THE STEEL ALBATROSS by Scott Carpenter

THE STEEL ALBATROSS

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KIRKUS REVIEW

Real-life astronaut/first-novelist Carpenter dreams up a cold, wet world of underwater gliders, water-breathing Russians, and a Soviet plot to revive the Cold War--in this case, by using the latest in earthquake encouragement technology. Once you buy the premise of a supersecret American submarine that gets its mobility from gliding and soaring on underwater "thermals," you might as well buy a supersecret Soviet program to identify the toughest young commandos and then turn them into surgically modified submarine tracheal breathers impervious to the cold and capable of living for months underwater. From there it should be no trouble to accept yet another supersecret Soviet plot: this time it's to sabotage the Gorbachev reforms and restore the tranquility of the Brezhnev years by suckering the Americans into a shooting match with the help of the miserable frogmen, some old-fashioned nuclear explosions, and a huge computer-and-communications electromagnetic pulse--all of which will put an entirely unsuitable vice president into the oval office. The best hopes for America's future rest with Rick Tallman, an insubordinate, hotshot Navy pilot whose wings have been clipped. He's been ordered to become a SEAL, an underwater commando, and to take the controls of The Steel Albatross, the submarine glider, in order to find and elminate the Soviet mutant divers and their hide-out. Ridiculous but fun.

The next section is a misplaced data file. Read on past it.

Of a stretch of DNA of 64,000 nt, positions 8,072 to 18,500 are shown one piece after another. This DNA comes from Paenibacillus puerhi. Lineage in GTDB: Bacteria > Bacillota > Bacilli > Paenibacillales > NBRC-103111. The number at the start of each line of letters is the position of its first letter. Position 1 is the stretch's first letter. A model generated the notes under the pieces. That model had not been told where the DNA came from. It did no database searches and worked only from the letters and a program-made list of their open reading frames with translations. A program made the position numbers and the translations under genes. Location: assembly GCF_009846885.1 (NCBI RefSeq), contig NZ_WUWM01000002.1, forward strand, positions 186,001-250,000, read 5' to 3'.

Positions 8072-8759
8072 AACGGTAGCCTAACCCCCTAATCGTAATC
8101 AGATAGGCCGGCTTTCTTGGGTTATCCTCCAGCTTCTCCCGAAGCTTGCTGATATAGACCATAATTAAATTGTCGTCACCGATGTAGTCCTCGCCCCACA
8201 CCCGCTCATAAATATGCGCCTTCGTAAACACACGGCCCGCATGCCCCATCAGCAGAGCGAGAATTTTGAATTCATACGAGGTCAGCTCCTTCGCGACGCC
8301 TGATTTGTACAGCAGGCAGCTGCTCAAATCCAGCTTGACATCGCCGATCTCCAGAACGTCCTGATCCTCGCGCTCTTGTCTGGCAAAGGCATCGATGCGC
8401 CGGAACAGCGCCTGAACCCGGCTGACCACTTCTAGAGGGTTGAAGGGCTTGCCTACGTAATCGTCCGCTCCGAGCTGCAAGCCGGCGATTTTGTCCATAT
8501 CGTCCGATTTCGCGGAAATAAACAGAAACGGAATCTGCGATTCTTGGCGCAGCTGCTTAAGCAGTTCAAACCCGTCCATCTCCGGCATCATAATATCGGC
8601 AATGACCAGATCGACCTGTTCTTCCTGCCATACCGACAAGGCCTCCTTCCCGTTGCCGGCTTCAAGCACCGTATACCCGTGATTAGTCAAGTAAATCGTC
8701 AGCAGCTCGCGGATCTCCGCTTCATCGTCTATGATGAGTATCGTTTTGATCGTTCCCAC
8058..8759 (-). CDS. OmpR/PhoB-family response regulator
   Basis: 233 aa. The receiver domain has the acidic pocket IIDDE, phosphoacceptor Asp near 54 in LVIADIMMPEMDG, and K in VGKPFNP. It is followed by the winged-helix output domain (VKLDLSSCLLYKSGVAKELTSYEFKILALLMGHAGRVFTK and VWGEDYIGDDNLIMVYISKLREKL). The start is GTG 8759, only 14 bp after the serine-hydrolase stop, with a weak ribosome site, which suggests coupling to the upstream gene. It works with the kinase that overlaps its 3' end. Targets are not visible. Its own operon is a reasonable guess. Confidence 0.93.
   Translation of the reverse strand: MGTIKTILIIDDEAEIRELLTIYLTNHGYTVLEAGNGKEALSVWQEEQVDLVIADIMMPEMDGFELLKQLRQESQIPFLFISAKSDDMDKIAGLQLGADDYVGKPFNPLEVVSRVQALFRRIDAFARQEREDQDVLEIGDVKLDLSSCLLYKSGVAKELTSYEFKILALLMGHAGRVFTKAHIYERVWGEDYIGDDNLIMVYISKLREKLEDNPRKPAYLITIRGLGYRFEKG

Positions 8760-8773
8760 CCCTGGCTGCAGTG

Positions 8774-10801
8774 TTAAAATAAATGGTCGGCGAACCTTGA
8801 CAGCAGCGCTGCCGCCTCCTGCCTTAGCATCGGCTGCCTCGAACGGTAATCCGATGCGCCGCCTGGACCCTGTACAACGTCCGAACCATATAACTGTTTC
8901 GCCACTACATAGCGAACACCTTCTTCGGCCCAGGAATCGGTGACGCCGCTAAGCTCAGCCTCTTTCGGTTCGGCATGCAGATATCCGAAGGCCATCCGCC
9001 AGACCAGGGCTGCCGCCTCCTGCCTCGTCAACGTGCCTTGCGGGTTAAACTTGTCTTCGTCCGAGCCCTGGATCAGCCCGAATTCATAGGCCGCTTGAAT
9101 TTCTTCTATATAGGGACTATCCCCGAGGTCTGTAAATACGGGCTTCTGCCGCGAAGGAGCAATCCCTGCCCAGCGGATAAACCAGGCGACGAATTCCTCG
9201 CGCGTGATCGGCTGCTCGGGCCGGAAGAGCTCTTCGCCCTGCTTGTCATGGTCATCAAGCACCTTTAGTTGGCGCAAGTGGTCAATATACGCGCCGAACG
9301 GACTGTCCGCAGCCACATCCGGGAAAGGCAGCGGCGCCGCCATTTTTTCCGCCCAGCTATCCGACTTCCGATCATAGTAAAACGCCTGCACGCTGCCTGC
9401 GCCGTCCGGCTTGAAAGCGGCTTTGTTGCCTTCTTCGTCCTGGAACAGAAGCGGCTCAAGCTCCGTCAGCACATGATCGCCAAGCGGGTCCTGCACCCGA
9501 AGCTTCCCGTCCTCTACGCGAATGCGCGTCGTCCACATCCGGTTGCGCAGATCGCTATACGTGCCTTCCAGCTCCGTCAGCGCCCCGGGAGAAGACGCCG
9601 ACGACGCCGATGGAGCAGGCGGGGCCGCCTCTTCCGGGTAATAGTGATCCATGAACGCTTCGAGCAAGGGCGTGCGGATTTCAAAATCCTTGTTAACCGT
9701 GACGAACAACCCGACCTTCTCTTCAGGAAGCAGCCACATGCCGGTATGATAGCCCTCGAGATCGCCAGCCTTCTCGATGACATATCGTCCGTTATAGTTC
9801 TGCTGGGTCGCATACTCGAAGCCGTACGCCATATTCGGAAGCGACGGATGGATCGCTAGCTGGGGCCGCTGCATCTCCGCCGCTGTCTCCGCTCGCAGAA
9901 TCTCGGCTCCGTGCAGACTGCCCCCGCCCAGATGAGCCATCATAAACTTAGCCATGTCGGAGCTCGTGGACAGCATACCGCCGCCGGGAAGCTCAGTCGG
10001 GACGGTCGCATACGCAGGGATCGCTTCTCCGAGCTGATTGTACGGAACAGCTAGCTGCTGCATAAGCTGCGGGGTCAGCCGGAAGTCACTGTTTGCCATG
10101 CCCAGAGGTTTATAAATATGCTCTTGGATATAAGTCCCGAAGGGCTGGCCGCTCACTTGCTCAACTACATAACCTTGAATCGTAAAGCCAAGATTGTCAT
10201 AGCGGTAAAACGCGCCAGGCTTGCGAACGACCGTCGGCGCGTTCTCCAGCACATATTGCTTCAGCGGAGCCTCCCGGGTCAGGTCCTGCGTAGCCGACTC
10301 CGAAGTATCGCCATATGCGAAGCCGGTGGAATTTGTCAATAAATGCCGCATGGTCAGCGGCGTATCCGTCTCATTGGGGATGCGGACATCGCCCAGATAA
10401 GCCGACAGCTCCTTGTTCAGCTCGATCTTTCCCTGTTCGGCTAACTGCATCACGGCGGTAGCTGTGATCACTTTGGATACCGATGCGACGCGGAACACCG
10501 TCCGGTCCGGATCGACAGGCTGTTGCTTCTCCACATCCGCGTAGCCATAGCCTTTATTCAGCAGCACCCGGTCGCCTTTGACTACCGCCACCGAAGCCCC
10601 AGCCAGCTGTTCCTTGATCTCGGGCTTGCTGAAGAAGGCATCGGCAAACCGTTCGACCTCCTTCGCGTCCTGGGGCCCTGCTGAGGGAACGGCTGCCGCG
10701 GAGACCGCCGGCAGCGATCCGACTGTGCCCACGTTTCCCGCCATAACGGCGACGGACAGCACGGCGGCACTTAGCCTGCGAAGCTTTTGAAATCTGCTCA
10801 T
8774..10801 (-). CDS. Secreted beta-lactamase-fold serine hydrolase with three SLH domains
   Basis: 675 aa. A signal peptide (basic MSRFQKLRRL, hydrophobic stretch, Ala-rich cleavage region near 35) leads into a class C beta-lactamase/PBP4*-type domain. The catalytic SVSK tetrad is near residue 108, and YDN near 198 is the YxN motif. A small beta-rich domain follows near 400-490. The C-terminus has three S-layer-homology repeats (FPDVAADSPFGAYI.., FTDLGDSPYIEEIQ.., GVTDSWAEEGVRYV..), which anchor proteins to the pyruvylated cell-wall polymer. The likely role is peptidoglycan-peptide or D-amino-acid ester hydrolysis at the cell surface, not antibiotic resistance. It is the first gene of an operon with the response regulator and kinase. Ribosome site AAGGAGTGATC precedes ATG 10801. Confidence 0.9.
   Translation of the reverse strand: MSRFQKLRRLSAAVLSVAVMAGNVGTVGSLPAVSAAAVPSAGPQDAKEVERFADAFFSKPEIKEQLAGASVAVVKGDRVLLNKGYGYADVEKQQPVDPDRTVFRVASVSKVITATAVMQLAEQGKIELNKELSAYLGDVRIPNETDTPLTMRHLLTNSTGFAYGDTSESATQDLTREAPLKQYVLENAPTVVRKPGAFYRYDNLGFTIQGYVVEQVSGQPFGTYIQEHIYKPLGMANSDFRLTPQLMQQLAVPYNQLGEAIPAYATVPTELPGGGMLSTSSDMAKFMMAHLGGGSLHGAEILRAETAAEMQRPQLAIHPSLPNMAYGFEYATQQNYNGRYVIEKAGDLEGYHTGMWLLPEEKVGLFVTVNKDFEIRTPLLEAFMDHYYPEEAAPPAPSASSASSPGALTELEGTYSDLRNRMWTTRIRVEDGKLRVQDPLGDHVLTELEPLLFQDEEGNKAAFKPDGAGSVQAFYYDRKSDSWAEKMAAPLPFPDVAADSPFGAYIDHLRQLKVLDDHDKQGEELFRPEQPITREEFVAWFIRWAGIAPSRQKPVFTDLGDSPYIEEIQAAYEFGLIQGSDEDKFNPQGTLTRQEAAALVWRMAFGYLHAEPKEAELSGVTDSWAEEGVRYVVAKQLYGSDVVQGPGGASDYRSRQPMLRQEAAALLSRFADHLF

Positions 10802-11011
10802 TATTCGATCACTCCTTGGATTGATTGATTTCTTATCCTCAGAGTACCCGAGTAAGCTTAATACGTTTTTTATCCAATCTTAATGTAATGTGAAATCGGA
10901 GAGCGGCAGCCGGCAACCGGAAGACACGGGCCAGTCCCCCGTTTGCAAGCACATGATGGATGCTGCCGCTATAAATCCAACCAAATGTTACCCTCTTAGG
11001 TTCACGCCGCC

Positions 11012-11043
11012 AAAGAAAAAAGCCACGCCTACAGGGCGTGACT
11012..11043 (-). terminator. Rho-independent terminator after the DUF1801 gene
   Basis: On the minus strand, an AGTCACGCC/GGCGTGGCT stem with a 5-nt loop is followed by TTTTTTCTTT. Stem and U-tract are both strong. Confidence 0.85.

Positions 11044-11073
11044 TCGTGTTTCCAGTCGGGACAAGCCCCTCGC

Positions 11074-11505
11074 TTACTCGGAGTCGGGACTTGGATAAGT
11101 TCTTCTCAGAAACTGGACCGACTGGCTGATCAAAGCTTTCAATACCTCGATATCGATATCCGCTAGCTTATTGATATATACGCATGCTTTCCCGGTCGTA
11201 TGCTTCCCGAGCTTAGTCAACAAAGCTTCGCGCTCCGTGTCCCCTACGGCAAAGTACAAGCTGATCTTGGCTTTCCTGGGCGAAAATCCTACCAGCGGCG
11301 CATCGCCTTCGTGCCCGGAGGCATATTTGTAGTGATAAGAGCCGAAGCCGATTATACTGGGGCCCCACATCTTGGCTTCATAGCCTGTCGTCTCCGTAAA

Pub Date: Jan. 3rd, 1990
ISBN: 671-67313-0
Publisher: Pocket
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